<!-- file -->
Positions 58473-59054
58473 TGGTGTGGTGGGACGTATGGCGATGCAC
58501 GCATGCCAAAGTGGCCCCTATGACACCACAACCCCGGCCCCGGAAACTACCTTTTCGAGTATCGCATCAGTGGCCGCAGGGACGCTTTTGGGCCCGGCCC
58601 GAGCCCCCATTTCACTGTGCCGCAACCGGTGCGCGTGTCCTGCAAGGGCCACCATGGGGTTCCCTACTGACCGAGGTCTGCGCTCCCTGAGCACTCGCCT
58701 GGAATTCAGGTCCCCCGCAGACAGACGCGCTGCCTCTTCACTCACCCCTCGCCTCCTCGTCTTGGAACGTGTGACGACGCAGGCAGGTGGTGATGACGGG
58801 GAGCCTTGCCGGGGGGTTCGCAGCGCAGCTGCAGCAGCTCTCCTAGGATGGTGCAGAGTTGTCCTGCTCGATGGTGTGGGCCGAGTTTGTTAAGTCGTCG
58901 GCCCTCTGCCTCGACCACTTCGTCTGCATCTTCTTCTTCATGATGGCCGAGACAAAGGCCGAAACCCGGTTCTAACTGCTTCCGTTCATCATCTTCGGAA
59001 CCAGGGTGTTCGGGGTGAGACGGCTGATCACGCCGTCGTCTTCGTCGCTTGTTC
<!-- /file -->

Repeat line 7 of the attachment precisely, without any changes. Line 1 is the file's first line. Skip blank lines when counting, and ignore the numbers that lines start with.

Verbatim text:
58901 GCCCTCTGCCTCGACCACTTCGTCTGCATCTTCTTCTTCATGATGGCCGAGACAAAGGCCGAAACCCGGTTCTAACTGCTTCCGTTCATCATCTTCGGAA